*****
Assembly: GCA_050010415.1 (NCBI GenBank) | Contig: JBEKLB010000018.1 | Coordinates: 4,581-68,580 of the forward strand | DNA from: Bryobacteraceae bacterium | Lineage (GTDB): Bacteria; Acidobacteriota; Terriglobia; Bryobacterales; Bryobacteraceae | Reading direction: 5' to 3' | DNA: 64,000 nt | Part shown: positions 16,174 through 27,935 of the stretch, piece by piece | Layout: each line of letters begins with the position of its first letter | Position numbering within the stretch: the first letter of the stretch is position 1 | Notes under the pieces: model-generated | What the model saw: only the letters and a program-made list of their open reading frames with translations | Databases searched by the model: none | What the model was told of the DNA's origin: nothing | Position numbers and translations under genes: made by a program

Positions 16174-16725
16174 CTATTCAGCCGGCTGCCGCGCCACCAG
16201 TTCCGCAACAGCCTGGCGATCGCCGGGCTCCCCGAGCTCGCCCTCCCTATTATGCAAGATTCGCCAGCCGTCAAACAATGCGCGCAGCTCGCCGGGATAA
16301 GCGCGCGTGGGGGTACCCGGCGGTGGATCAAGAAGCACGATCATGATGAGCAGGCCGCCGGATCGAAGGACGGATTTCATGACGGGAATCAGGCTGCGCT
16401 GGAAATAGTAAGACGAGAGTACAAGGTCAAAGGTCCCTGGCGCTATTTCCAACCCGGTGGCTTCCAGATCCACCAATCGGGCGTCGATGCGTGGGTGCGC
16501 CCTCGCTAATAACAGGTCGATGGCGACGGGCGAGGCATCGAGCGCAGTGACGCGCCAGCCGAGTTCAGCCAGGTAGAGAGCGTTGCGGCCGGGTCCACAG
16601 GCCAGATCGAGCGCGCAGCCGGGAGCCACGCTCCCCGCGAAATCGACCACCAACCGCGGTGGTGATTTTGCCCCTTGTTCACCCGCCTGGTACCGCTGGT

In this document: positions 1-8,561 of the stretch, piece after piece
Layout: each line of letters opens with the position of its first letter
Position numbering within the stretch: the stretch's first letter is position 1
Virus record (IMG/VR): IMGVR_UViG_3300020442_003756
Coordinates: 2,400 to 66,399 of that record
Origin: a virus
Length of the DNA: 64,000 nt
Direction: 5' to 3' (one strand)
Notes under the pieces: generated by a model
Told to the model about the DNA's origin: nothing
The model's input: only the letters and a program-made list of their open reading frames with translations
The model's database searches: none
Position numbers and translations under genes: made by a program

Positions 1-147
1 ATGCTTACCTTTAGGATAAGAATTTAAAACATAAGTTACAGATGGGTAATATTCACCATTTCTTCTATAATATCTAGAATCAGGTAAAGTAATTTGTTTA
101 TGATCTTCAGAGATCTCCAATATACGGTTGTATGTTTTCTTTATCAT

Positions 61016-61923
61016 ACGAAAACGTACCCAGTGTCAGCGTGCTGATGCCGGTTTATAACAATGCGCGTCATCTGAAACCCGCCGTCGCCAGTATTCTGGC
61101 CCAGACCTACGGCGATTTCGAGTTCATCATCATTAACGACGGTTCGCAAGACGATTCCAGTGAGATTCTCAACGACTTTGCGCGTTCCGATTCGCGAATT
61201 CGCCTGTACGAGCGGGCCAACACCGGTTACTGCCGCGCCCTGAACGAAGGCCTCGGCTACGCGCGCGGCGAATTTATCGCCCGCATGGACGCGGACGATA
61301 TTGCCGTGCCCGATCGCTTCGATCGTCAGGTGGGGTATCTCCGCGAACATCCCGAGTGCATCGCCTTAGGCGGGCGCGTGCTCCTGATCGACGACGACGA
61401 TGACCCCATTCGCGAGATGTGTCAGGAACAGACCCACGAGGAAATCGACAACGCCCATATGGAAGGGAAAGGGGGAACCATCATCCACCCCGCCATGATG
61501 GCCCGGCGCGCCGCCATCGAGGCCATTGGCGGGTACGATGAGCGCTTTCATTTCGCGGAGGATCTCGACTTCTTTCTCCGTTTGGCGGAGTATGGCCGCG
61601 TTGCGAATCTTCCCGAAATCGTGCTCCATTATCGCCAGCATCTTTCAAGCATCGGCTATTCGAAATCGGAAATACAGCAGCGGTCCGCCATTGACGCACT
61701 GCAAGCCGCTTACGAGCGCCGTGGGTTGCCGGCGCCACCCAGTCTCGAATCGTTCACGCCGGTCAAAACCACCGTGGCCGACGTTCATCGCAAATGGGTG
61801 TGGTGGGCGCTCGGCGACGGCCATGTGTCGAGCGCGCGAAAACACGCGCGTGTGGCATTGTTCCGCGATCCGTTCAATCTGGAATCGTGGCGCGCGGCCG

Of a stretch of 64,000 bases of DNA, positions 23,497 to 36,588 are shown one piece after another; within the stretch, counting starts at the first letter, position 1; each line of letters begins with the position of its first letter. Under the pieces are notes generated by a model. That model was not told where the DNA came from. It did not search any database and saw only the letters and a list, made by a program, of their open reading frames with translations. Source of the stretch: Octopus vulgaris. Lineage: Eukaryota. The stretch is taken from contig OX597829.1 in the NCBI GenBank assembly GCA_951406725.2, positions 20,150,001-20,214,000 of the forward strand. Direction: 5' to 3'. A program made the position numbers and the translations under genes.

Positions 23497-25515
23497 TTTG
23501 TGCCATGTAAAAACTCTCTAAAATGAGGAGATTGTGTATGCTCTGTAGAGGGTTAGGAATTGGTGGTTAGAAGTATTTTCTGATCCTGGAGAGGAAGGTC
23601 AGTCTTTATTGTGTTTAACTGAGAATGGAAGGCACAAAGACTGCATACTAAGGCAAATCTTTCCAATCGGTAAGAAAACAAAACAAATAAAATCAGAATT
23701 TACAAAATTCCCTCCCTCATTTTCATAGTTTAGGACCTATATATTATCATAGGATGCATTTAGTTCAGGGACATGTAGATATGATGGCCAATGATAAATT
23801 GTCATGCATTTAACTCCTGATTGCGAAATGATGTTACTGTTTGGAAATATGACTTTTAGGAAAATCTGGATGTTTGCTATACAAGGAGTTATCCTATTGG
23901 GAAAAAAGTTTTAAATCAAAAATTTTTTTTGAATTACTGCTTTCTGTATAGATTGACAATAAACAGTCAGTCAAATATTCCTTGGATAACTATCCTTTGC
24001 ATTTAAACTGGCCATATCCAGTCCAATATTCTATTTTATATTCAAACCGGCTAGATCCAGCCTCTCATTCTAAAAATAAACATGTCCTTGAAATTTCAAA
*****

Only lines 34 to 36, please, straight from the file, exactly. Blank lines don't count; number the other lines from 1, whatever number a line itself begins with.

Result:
61801 TGGTGGGCGCTCGGCGACGGCCATGTGTCGAGCGCGCGAAAACACGCGCGTGTGGCATTGTTCCGCGATCCGTTCAATCTGGAATCGTGGCGCGCGGCCG

Of a stretch of 64,000 bases of DNA, positions 23,497 to 36,588 are shown one piece after another; within the stretch, counting starts at the first letter, position 1; each line of letters begins with the position of its first letter. Under the pieces are notes generated by a model. That model was not told where the DNA came from. It did not search any database and saw only the letters and a list, made by a program, of their open reading frames with translations. Source of the stretch: Octopus vulgaris. Lineage: Eukaryota. The stretch is taken from contig OX597829.1 in the NCBI GenBank assembly GCA_951406725.2, positions 20,150,001-20,214,000 of the forward strand. Direction: 5' to 3'. A program made the position numbers and the translations under genes.

Positions 23497-25515